When the dust settles over Elon Musk’s attempt to run a social media company singlehanded, as surely it will, I want Katty Kay of BBC and MSNBC’s Morning Joe show to write the obituary. Her comments in the middle of a brilliant segment on the subject (beginning about 2:45 in the above video) sum up the origins of Musk’s current predicament:
I don’t know if being told day in and day out that you’re the richest man in the world warps your sense of your own invincibility, but the reality of his business decisions is coming back to bite him.
Fair enough. Musk doesn’t seem to be lacking in self esteem. Katty Kay is a seasoned observer of the American political scene, and I suspect she’s probably right when she predicts subscribers are going to desert Twitter for Mastodon or another platform that’s run by adults. A minute later (at 3:46), she gets into something truly fascinating. And, I think, entirely accurate:
This is the parallel between Elon Musk and Donald Trump. They’re super-wealthy billionaire business people who are used to things being about them, who are used to people saying that they are wonderful and perfect and everything they touch turns to gold. Until it doesn’t. Until they realize the limitations of their abilities and their expertise. And he’s not a media platform owner. He’s never done this. He doesn’t know what he’s doing, and he’s grinding Twitter into the ground.
Again, usher in Katty Kay to write the obit. The problem here, I think, isn’t the technology. It’s the spectacle of spoiled rich kids who don’t know what they don’t know. Trump was one. Musk is one.
Which brings me around to Mark Zuckerberg of Facebook, uh, let’s make that Meta Platforms now. I think he’s a different breed of cat than Trump or Elon Musk. For one thing, he’s able to admit mistakes, as he did last month when he laid off 13 percent of Meta’s workforce. Wikipedia has an interesting metric: “In the Forbes 400 list of wealthiest Americans in 2022 he was ranked 11th with a wealth of $57.7 billion, down from his status as the third richest American in 2021 with a net worth of $134.5 billion. As of November 2022, Zuckerberg’s net worth was $33.5 billion according to the Forbes Real Time Billionaires[,] making him the 29th richest person in the world.”
So Zuckerberg had reason for his mea culpa, and it’s nice to see the rich and powerful take responsibility for something. But a whiz kid is a whiz kid, and I’ve had it up to the keister with whiz kids lately.
In all fairness, Zuckerberg didn’t start his career by squandering inherited personal wealth from, oh, let’s say for example an emerald mine in Zambia or real estate in the outer boroughs of New York City. But according to Wikipedia, the most neutral source I can find, he was “the world’s youngest self-made billionaire” at 23; he’s been named Time magazine’s Person of the Year; he’s made Time’s list of “the 100 most influential people in the world” and Forbes magazine’s list of The World’s Most Powerful People (he came in 10th). He’s not only Facebook’s founder but Meta’s chairman, chief executive officer, and controlling shareholder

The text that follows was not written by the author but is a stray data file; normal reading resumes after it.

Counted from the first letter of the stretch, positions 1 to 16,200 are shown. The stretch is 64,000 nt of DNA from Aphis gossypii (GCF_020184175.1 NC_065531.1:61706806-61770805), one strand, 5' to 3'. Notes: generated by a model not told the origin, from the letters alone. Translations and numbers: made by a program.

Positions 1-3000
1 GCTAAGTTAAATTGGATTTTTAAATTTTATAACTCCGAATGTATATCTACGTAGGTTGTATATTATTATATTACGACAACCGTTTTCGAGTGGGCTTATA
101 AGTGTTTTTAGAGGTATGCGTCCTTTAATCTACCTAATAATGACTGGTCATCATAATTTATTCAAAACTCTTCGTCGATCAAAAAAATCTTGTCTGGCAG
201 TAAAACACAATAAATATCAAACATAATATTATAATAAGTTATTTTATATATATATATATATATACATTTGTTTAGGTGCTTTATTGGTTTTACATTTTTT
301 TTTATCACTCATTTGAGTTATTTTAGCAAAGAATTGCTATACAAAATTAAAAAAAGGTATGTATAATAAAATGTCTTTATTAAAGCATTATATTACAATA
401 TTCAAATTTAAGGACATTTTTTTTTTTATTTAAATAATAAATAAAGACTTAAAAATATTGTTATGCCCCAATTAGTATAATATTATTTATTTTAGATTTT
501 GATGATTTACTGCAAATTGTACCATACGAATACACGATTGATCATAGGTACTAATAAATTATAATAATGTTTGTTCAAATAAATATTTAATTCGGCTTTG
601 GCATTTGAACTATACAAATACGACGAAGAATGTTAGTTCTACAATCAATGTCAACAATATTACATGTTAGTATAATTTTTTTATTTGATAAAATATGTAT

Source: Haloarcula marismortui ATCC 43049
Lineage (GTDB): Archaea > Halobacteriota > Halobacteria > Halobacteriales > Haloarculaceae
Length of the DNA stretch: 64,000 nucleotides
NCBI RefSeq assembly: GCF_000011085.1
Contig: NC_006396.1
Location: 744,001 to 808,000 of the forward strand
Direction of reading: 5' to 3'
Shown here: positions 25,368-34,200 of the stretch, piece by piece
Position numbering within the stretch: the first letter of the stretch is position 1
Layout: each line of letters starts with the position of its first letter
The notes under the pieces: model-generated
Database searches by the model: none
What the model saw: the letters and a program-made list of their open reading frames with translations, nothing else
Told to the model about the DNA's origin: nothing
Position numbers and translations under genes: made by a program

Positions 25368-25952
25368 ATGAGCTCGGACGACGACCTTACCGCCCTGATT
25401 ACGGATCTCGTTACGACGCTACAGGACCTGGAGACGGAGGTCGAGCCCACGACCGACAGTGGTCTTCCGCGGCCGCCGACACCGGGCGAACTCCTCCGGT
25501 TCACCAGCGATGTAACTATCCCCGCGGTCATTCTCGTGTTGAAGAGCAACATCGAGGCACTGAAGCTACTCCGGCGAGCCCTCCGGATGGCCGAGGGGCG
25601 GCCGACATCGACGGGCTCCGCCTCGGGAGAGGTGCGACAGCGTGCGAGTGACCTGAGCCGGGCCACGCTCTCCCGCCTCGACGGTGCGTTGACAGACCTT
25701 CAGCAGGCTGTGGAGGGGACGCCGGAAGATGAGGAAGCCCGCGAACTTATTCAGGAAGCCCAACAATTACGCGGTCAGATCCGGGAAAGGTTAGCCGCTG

Surely a guy like that doesn’t lack for people to tell him he’s wonderful and perfect and everything he touches turns to gold. And possibly, just possibly, he would benefit from a less top-down management style.
My own grievances with Facebook are more parochial. (Gee, I hope I don’t sound too much like an old, angry white male Republican here.) I outlined them in a post to this blog back in May, in a post headlined “Hey Facebook, your awesome new super-duper whiz-bang ‘security measures’ locked me out, and I can’t get you to help.” At issue was a two-factor authentication protocol called “Facebook Protect” they sprung on me in March; I suspect my problem was something any computer-savvy 15-year-old could have fixed in 10 minutes. But Facebook, as I learned from articles in the Wall Street Journal, a CNN newsletter and an online tech magazine called The Verge, doesn’t really bother with customer service. The best explanation of what was going on came from a subscriber, who said:
The one thing Facebook is ultra competent at is the advertising platform. That’s where they put the money and effort. Because its customers are advertisers. Users are a cost of goods sold, and those costs need to be minimized.
That’s how mass media operate, and a social media platform is a mass medium. Period. Paragraph. End of story.
Then — inexplicably — at the end of August I was able to access Facebook again. And all was well until the beginning of December, when I was notified that I have until next week to turn on “Facebook Protect” or I’ll be locked out of my account. So I followed the prompts and wound up in password hell — or password limbo — again. Remember the old song?
Rabbit ain’t got no tail at all, tail at all, tail at all;
Rabbit ain’t got no tail at all, just a powder puff.
Same song, second verse;
Could be better; gonna be worse.
That’s probably as good a place as any to leave it. I’ve worked my last nerve with whiz kids, billionaires and their social media platforms — I’m going to focus my attention on the blog for a while.
[Published Dec. 16, 2022]